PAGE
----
A man undergoes brain surgery and experiences a transformation of his life in the quirky and well-performed, but otherwise surprisingly bland 1998 opera “A New Brain,” which Shotgun Players opened Saturday as its latest show at Julian Morgan Theater in Berkeley.
The play is Shotgun’s first presentation ever of a musical show. “A New Brain” is a substitute for the previously scheduled hip-hop play “One Size Fits All,” which fell through at the eleventh hour.
The current production of “A New Brain” was originally staged as a student theater project on the UC Berkeley campus for three weekends in March. The show is well performed by a cast of largely current and former Cal students.
“A New Brain” was originally produced at New York’s Lincoln Center in 1998, with music and lyrics by William Finn, and a book co-authored by Finn and James Lapine. Lapine is best known for his co-authorship of Stephen Sondheim’s dark fairy tale musical “Into the Woods.”
In “A New Brain,” songwriter Gordon Schwinn (Jeffrey Meanza) cooks up ditties for a children’s television show that he hates, worrying that his life and talent are passing him by at the expense of his more important artistic work. Then an illness sends him suddenly into a medical facility for brain surgery.
Most of the opera is set in a hospital. The style is sort of a song and dance fantasy variety show. From his hospital bed, Gordon catalogues his fears, memories and fantasies as friends and hospital staff bounce back their own concerns to him and others.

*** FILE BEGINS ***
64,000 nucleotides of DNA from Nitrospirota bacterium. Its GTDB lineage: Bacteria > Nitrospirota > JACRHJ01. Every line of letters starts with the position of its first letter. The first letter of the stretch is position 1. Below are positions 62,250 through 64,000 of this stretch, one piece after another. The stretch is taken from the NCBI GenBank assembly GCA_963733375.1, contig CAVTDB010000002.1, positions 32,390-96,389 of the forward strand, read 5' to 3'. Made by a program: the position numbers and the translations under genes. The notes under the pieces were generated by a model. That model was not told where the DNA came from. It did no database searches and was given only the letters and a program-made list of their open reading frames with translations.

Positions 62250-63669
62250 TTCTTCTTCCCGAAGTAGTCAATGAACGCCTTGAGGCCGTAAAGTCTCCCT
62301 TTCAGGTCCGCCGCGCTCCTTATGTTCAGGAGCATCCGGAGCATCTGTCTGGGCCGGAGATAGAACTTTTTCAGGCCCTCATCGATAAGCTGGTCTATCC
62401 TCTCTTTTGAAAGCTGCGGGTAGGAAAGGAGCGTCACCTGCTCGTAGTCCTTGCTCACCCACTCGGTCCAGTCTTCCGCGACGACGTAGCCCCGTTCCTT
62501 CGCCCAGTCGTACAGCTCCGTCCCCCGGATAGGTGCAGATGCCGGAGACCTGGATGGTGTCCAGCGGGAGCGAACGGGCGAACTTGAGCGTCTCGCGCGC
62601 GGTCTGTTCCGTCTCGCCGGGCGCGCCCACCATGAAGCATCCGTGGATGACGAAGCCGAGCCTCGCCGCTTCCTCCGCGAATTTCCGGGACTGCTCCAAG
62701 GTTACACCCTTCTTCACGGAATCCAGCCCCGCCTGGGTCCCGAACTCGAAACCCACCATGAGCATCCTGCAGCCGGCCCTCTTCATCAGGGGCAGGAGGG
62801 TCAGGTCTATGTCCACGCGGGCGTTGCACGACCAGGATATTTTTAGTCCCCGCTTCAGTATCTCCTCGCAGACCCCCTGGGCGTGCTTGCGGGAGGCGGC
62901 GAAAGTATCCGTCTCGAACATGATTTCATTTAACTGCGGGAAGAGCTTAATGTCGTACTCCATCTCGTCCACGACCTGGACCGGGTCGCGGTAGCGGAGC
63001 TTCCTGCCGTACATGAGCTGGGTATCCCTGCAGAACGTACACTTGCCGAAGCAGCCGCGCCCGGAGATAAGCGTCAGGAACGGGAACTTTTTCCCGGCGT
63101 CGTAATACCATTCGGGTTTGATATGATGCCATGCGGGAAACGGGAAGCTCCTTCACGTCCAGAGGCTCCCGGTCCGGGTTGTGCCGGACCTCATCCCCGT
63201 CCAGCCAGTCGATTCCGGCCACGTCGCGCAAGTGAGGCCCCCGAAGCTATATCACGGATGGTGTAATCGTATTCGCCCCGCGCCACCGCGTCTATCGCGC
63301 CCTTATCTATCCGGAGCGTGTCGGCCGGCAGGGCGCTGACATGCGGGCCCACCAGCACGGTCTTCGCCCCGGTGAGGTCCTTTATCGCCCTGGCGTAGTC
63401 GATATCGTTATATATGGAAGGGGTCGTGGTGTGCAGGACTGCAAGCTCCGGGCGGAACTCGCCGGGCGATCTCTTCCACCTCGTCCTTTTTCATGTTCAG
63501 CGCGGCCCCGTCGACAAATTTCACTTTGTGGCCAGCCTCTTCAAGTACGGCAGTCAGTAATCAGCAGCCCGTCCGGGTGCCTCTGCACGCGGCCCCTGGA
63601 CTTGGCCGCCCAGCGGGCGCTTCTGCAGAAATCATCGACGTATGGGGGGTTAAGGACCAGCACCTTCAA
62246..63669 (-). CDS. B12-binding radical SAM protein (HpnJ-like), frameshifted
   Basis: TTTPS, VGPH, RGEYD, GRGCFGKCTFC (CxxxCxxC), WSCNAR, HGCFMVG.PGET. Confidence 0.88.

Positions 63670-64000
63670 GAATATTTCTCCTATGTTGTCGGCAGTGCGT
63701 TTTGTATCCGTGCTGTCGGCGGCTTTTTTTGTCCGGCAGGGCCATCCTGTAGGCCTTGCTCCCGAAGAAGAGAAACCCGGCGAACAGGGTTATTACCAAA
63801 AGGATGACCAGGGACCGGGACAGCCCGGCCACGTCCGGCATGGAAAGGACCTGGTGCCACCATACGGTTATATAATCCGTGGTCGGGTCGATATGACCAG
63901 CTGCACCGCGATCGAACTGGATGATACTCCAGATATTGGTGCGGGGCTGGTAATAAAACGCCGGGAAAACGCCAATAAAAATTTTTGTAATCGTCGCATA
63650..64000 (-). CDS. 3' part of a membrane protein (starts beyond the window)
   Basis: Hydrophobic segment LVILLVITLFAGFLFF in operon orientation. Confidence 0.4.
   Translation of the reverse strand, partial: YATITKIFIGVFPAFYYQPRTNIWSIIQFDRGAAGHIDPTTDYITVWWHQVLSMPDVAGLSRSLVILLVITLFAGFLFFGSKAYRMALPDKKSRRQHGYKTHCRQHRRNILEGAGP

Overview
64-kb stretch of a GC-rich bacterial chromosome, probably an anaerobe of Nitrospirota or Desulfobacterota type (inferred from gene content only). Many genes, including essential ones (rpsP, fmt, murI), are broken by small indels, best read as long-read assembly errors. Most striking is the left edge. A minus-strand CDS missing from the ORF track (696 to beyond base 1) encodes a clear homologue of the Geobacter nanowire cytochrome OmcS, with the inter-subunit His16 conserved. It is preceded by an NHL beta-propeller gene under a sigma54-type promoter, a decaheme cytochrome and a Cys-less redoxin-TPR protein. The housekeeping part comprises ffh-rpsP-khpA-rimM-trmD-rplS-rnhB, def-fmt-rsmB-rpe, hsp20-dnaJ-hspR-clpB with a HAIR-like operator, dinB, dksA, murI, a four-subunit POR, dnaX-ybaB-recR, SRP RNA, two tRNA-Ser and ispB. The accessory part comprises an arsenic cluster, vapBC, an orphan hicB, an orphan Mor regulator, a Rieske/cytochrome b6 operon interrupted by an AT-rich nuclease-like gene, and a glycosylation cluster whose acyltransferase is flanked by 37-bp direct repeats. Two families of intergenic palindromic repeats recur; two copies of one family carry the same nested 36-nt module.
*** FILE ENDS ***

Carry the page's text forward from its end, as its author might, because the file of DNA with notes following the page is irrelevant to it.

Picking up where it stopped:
“A New Brain” is filled with odd, quirky touches, such as Gordon’s boyfriend Roger (Austin Ku) showing up very late and singing a ballad “I’d Rather Be Sailing.” But in general, the Finn/Lapine story is unfocused, with many subplots from the secondary characters going on at the same time as Gordon’s ailment.
In fact, the character of Gordon is one of the play’s big weaknesses. Gordon suffers from the boring-and-ineffectual-hero syndrome of many contemporary plays and novels, and there is just not enough going on at the center of his story.
Most of Gordon’s time on stage is a waiting game during his hospital stay, without strong or distinctive dramatic story points. In fact, the secondary characters in the play, who have their own stories, are frequently more interesting people than Gordon.
Swishy male nurse Richard (Malcolm Darrell), for example, sings of being poor, unsuccessful and fat, in a song that segues into Gordon’s similar fear that he has no real artistic talent. Later in “Eating Myself Up Alive,” Richard expresses his fears of obesity.
Hillary Kaye is a presence as Gordon’s brassy and controlling, but compassionate mother. She sings a wonderful ballad “The Music Still Plays On,” about the lost love that still lingers in her heart for her irresponsible former husband.
Kaitlin L’Italien appears from time to time as a street person seeking change, romance, and free existential therapy clients. David Neufeld is a sinister brain surgeon, off to see the musical “Chicago” with his kids, as relaxation before surgery.
Enver Gjokaj displays a lot of physical performance talent as the obnoxious, sadistic clown and children’s television host Mr. Bungee, although this character seems familiar in an era of Krusty the Clown from “The Simpsons,” or even Chuckles from “A Thousand Clowns.”
Overall, this is a talented bunch of youthful performers – a solid testimony to Cal’s theater program. The play is very well staged by director Yuval Sharon, with crisp singing and dancing. I guess the play’s theme is to try and understand the brain of a perhaps untalented man who wants to write art, but who does commerce instead. But for me there is very little in the way of new ideas or fresh characters brought to the task in this script.
And one question I kept asking myself as the medical procedures got more and more complex: Where the heck did Gordon get his great health insurance?
Planet theater reviewer John Angell Grant has written for “American Theatre,” “Backstage West,” “Callboard,” and many other publications. E-mail him at email@example.com